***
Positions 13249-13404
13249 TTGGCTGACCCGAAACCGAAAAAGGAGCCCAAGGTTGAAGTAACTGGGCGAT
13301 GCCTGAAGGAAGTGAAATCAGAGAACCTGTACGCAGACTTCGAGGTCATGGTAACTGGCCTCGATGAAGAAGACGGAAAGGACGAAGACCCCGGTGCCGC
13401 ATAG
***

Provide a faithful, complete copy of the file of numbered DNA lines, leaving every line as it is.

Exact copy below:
Positions 13249-13404
13249 TTGGCTGACCCGAAACCGAAAAAGGAGCCCAAGGTTGAAGTAACTGGGCGAT
13301 GCCTGAAGGAAGTGAAATCAGAGAACCTGTACGCAGACTTCGAGGTCATGGTAACTGGCCTCGATGAAGAAGACGGAAAGGACGAAGACCCCGGTGCCGC
13401 ATAG